Start at the Source
One of the first places to start when protecting your pet from fleas and ticks is with your pet’s surroundings. When hiking or playing outdoors, try to keep your pet on trails and away from tall grasses and brush. Doing so reduces the contact with areas preferred by these pests as well as contact with wildlife that may carry them.
For your own lawn, keep trash and food scraps secured so as not to entice wildlife to enter your yard. Keep leaves and debris cleared. Store firewood away from the exterior of the home or porch areas.
When it comes to fleas and ticks, the fewer grassy areas, the better. Stone or mulch landscaping and decking options allow for a welcoming space for you and your pet that is less likely to harbor fleas and ticks.
Inside the home, vacuum and sweep frequently to reduce dust, hair, and dander. Sprays and treatments are available for lawns and home areas, but such products are not always safe for pets.
Check with your vet for advice and possible interactions before using pesticide products.
Protect Your Pet From Fleas and Ticks
Treating the environment is not always an option, but treating your pet is! Regularly brush your pet and check for ticks, fleas, or flea eggs.
Flea combs can be a simple and effective way to remove fleas and eggs from your pet’s coat. If you do find an attached tick on your pet, take care in removal.
Do not squeeze the body of the tick. Do not apply any product to the tick in hopes of irritating it and forcing the tick to remove itself. Carefully remove the tick from the skin in such a way as to remove it intact. Inexpensive removal devices can be purchased, or tweezers may be used.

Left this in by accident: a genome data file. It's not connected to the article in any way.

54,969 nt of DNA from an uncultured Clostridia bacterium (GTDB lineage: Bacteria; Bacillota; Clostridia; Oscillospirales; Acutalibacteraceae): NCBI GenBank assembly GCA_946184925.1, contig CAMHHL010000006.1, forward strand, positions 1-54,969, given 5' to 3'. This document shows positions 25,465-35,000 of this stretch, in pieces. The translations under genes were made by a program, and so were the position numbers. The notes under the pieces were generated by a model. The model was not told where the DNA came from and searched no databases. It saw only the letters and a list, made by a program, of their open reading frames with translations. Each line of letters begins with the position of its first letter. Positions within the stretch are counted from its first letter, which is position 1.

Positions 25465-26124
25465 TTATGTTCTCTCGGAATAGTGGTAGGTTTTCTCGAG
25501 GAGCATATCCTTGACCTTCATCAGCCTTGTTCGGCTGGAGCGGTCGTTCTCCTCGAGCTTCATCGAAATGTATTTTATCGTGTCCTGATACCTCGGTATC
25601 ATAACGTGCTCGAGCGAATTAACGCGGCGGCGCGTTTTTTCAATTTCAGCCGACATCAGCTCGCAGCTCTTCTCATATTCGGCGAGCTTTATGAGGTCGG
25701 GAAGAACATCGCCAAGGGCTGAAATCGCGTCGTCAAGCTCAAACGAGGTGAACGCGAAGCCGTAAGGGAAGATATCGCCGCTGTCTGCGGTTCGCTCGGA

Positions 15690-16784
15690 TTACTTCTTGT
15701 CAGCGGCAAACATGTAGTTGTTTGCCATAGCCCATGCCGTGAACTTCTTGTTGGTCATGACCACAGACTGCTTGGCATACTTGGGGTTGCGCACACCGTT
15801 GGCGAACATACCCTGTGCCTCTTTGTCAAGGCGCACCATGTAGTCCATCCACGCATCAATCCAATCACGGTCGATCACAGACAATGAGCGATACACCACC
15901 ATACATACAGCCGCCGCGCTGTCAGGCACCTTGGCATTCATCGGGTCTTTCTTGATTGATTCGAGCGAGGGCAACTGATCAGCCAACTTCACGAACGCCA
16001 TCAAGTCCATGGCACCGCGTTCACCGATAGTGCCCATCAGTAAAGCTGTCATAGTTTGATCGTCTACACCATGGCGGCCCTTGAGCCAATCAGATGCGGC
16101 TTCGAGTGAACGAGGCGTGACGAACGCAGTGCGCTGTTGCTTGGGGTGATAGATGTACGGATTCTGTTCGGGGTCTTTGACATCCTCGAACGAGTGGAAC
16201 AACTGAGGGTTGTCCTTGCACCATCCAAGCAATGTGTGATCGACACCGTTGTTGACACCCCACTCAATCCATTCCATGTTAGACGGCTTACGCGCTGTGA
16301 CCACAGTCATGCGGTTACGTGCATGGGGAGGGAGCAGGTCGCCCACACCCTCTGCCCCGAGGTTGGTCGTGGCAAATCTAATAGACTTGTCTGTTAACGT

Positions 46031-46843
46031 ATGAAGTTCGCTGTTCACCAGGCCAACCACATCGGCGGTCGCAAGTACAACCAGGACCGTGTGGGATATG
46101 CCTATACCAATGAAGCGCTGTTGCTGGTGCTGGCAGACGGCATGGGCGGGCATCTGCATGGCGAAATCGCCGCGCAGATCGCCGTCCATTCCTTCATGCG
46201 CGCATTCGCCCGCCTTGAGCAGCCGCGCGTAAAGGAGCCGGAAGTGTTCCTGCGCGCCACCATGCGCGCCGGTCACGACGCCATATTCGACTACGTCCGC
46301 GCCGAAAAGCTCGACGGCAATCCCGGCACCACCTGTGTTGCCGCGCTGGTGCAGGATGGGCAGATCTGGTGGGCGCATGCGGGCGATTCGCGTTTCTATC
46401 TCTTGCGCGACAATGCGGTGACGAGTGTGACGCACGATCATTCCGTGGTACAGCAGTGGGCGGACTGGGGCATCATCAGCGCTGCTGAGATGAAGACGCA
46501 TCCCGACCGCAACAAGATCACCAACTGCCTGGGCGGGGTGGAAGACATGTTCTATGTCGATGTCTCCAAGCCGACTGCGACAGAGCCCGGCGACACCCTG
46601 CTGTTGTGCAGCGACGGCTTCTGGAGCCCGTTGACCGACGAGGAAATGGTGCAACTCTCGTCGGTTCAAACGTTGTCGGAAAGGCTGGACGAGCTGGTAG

It is certainly not unusual for fleas and ticks to gain access to our pets by hitching a ride on our own clothing. Wearing light-colored clothing and repellents containing DEET, Permethrin, or oil of lemon eucalyptus can help reduce your chances of becoming a target for biting insects.
Wearing hair up, long sleeves and pants, and wearing a hat can add an additional layer of protection. After spending the day outside, passing over socks and pant legs with an adhesive lint roller may trap and remove unwelcome pests.
Using a flea and tick treatment or repellent is the best way to protect your pet. A variety of options exist, from flea and tick collars to topical applications and even oral medications.
All these options have their advantages and dosing guidelines. Though many options are readily available at your local pet supply store, it is important to match the treatment to your pet’s weight and consider any additional concerns, such as any skin conditions or other existing health concerns.
Don’t Let Your Guard Down
We commonly associate fleas and ticks with warmer weather but protecting yourself, and your pet is a year-round necessity here. Some ticks can be active in temperatures as low as 45-degrees. F
leas can certainly be quite an itchy nuisance, but ticks carry the added risk of diseases such as Lyme.
Of course, not all ticks are carrying a disease, but what do you do if you remove a tick from yourself or your pet? Most importantly, do not panic.
Follow the guidelines for removing the tick mentioned above and avoid touching the tick with your bare hands or crushing it. Contrary to popular advice, it is not critical to remove the mouthparts of the tick from the skin to avoid disease.
The mouthparts do not transmit the disease and will eventually dry and be expelled by the skin if they were unable to be removed. Though not a pleasant thought, the process is harmless.
How Avery Creek Pet Hospital Can Help
For a tick to transmit Lyme disease, it must be attached for a period of time – usually 36 hours or more.
A thorough search of yourself and your pet and prompt removal of any found ticks is critical after time spent outdoors. If you remove an attached tick from yourself, be aware of any rashes resembling a bull’s eye pattern or an expanding area around the bite of about two inches in diameter.
Smaller areas of redness or irritation around the bite are often a reaction to the bite itself and not indicative of disease. Take note of any fever, chills, muscle discomfort, or swollen glands. Contact your healthcare provider if you experience any of these symptoms.
As with humans, symptoms of Lyme disease in pets are lethargy, fever, and joint pain. Skin rash is not common for animals around the bite.
Lyme disease cannot be passed from person to person or from pet to person.
If you notice your pet exhibiting any of the above symptoms, be sure to contact ACPH or your local veterinarian for evaluation and treatment.